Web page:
The Prodigal Ones

summary: rising food costs; hunger; what we can do

flour I was somewhat horrified recently to see that a 10kg bag of no-name unbleached all-purpose flour now costs $11.49. As opposed to $5.99 just a few short months ago. Dried packaged pasta? $1.69 for 900gm as opposed to $1.19 or lower last year. Rice? I haven’t checked recently (it was $13 for 10 lbs) but no doubt, the cost for 10 lbs of rice is considerably higher as well.

The 10kg bag of flour has virtually doubled; gasoline prices are well above $1 per litre and likely to stay there; a bunch of broccoli now costs $1.50 instead of $1.

And yet. We are the lucky ones. Even though we’re rolling our eyes and exclaiming over the rising costs, most of us can still manage to reach into our wallets to pull out our plastic cards to buy the flour, the rice, the pasta, the broccoli. And more. Much more. And jam it all into our bulging cupboards.

Snigdha Sen recently wrote and excellent and sobering article entitled “Food Crisis: Being more thankful, more thoughtful and less wasteful“. She’s right.

It is pretty disgraceful how prodigal we are.

I like Sen’s note that stockpiling has contributed to driving up the price of food. I know that I have an urge to race to the store to buy rice and flour to keep in the basement. But on the other hand, I know that our basement is hardly the best place to store these things.

Most of all, I like Sen’s reminder for us all to stop wasting food. I know I’m as guilty as anyone in this regard. I have been glibly claiming that every mysterious looking piece of vegetal sludge I remove from the “crisper” drawer of the fridge and put into our composter isn’t wasted – because it’s being returned to the soil. What rot. (Sorry, no pun intended.)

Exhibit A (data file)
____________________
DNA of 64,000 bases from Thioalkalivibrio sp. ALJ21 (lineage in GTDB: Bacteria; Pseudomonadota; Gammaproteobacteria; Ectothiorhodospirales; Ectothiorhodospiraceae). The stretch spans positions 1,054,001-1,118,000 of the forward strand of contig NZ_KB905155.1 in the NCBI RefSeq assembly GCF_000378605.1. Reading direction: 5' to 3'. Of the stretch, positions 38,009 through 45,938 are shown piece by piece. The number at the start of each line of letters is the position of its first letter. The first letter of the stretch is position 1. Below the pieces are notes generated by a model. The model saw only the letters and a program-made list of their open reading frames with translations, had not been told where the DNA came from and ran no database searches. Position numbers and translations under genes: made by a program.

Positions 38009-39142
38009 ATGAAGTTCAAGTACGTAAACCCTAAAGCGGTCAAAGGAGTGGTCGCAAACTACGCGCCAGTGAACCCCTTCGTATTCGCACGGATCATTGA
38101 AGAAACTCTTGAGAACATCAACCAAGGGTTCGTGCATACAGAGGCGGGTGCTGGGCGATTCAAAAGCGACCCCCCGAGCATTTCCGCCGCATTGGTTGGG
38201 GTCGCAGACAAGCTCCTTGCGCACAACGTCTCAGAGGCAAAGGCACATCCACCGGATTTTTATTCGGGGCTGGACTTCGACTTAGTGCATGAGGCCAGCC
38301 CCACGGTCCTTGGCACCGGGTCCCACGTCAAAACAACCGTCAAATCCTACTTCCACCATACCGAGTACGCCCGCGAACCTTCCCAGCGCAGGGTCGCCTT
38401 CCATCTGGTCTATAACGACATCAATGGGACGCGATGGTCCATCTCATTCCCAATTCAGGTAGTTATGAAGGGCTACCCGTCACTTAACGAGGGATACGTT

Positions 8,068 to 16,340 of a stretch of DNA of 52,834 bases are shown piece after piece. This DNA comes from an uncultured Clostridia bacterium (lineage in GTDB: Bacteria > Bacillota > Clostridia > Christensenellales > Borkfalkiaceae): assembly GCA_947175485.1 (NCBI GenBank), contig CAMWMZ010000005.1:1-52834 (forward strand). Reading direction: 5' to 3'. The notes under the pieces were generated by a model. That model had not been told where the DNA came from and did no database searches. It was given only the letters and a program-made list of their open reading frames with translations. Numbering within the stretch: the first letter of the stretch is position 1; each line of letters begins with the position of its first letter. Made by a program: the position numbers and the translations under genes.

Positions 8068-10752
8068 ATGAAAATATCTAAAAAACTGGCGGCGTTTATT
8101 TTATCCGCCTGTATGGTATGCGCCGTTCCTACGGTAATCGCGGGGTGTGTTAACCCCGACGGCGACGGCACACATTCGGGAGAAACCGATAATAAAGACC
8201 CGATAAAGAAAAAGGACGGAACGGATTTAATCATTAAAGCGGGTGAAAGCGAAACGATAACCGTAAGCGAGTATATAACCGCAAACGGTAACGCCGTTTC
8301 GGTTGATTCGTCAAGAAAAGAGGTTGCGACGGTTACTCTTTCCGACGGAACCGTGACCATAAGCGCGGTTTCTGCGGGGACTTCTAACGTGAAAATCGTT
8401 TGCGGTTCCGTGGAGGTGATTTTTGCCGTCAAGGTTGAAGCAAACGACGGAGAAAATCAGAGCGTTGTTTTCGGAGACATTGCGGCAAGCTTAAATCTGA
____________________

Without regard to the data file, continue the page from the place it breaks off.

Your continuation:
I’m starting to think about the idea of switching from grass in the front garden to vegetables. But here are the reasons for my reluctance to go ahead with this notion:

  1. Fear that passersby and/or creatures will steal the fruits of my labour.
  2. Fear that we will grow too much for our household.
  3. Fear of failure.

Isn’t that sad? To let fear stop me.

Does anyone have experience with front yard gardening? And links to canning advice.

In following the links in Sen’s article, I came across the following:

$3,000 tours of Whole Foods? Sounds crazy, but […] Nancy Weiser [works as] a lifestyle coach to those wishing to adopt a more wholesome approach to eating. Nancy promises to permanently change clients’ relationship to the food supply, and I’m sure she does; as a society, we have gotten so far away from any kind of healthful relationship to food that any informed discussion about food choices is bound to open eyes. Weiser’s goal is to teach people how to return to a simpler set of food choices, like not eating anything that “wouldn’t grow in the ground.”

– excerpt from The Cleaner Plate Club

$3,000 (??!) for 12 classes in how to return to a simpler set of food choices, like not eating anything that “wouldn’t grow in the ground.” (excerpt from the article at The Cleaner Plate Club) Better to send that $3,000 to an aid program!

empty bowl Please note that there are impoverished and hungry people everywhere in the world. Next time you’re thinking about spending $3,000 to learn how not to eat anything that wouldn’t grow in the ground, or $300 on yet another serving platter that is almost exactly the right colour, or $30 on the picnic plates that are so cute and oooh, they’re on sale and they’re only $30, please take a moment to reconsider about where your money might be better spent. Here are just a few possibilities. Look in your community for others:

And don’t forget about these sites online.

 
(Once again, I have turned off the comments for this post. If you have something to add or say about stopping world hunger, please post your thoughts and ideas about it on your blog or start a thread in discussions.)